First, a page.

SEF still waiting for Cabinet approval of ECFA negotiations

By Ko Shu-ling  /  STAFF REPORTER

Tue, Mar 10, 2009 - Page 3

The Straits Exchange Foundation (SEF) yesterday said it was still waiting for Mainland Affairs Council authorization to discuss the planned economic cooperation framework agreement (ECFA) with Beijing during the third cross-strait talks scheduled for the first half of the year.

SEF Chairman Chiang Pin-kung (江丙坤) said the SEF needed the council’s authorization to engage in talks with Beijing on the issue.

President Ma Ying-jeou (馬英九) has said the issue would be on the agenda of the third round of talks between Chiang and his Chinese counterpart, Association for Relations Across the Taiwan Strait Chairman Chen Yunlin (陳雲林).

Chiang yesterday said that inclusion of the topic in the forthcoming talks would “hinge on future developments,” adding that they had to receive the council’s authorization.

Chiang made the remarks during a tea party held to celebrate the foundation’s 18th birthday in Taipei yesterday afternoon.

Chairwoman Lai Shin-yuan (賴幸媛) yesterday confirmed the SEF would require the council’s authorization to proceed.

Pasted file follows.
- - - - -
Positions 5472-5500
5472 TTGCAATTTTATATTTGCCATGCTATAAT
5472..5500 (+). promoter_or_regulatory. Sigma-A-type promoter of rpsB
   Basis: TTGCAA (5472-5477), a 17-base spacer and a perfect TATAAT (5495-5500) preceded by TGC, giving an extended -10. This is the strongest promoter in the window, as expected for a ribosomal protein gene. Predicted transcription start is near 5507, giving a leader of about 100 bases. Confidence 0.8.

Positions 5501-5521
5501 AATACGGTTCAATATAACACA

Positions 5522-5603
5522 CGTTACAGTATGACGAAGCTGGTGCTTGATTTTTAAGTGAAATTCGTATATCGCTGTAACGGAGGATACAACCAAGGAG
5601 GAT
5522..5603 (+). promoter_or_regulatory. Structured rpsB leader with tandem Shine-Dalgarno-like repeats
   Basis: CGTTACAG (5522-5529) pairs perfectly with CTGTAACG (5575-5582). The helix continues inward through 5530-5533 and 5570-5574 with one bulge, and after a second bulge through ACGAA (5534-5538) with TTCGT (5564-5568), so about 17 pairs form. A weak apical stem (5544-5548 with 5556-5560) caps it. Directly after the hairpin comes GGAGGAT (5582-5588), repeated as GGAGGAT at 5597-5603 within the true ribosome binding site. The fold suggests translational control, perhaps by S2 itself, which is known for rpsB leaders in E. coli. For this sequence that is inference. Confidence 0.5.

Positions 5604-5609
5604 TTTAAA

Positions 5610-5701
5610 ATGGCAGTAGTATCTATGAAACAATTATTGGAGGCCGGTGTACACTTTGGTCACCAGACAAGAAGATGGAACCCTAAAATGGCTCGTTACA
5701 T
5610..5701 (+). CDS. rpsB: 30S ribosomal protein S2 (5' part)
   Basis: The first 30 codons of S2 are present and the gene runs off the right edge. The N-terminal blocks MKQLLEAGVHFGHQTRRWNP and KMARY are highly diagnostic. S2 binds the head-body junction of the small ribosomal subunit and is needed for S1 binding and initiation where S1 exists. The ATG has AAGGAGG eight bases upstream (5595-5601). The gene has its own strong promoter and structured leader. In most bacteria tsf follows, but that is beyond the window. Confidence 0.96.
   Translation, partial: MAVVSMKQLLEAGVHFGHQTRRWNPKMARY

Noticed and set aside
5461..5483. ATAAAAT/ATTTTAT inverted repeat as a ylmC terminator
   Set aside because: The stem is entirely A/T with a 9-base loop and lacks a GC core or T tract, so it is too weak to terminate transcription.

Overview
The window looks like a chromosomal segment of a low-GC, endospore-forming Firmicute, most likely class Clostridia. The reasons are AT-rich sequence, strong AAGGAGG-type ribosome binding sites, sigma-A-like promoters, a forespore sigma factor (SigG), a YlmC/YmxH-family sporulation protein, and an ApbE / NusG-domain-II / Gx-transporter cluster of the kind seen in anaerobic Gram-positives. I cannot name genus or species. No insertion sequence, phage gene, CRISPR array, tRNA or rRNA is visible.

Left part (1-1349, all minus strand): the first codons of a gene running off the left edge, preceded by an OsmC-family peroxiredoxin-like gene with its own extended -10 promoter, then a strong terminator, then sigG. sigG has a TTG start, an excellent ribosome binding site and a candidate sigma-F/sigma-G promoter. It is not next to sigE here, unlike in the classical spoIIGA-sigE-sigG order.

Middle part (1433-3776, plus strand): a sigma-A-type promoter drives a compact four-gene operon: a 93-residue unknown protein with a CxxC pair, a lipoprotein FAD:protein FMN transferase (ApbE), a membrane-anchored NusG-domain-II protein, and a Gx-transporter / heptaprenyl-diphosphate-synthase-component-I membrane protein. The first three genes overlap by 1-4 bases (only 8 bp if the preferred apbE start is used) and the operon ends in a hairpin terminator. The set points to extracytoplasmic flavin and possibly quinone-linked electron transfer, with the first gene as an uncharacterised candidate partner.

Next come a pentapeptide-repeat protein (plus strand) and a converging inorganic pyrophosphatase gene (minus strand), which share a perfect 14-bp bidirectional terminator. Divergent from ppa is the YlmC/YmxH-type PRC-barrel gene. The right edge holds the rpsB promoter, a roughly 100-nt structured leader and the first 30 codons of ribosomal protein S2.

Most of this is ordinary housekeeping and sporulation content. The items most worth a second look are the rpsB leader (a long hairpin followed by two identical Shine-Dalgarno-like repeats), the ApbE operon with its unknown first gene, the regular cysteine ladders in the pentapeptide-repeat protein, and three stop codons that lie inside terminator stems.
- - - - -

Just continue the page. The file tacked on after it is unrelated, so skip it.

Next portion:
The topic, however, “will not be an issue for negotiation” during the upcoming Chiang-Chen talks.

The foundation has said that both sides would “talk” rather than “negotiate” the issue during the upcoming Chiang-Chen meeting.

Lai described an ECFA as a “special” economic pact, the content and scope of which would require dialogue between the two sides.

“It will not run counter to the spirit of the WTO,” she said. “The government will also make sure that the interests of all industries are upheld.”

If both sides are to sign an ECFA, Lai said it would be different from a free-trade agreement (FTA) signed between two WTO members.

An FTA is different from an ECFA, she said, because an FTA takes a long time to negotiate and covers a broad area.

Lai said that any WTO member only signs an FTA based on its own interests.

While the content of the accord had not been finalized, Lai said it was premature to worry about what it would be called.

Lai said the economic pact would target certain industries at the initial stage, but both sides had to negotiate and agree on the matter. The government would also communicate with the public and industries. They would explain the matter to the legislature after completing the evaluation and then talk with Beijing, she said.

Meanwhile, former president Chen Shui-bian (陳水扁) reportedly rejected China’s attempt to negotiate an ECFA.

Democratic Progressive Party Legislator Ker Chien-ming (柯建銘) told reporters after visiting Chen at the Taipei Detention Center that Chen told him that an ECFA was a scheme Beijing was using to push its political agenda.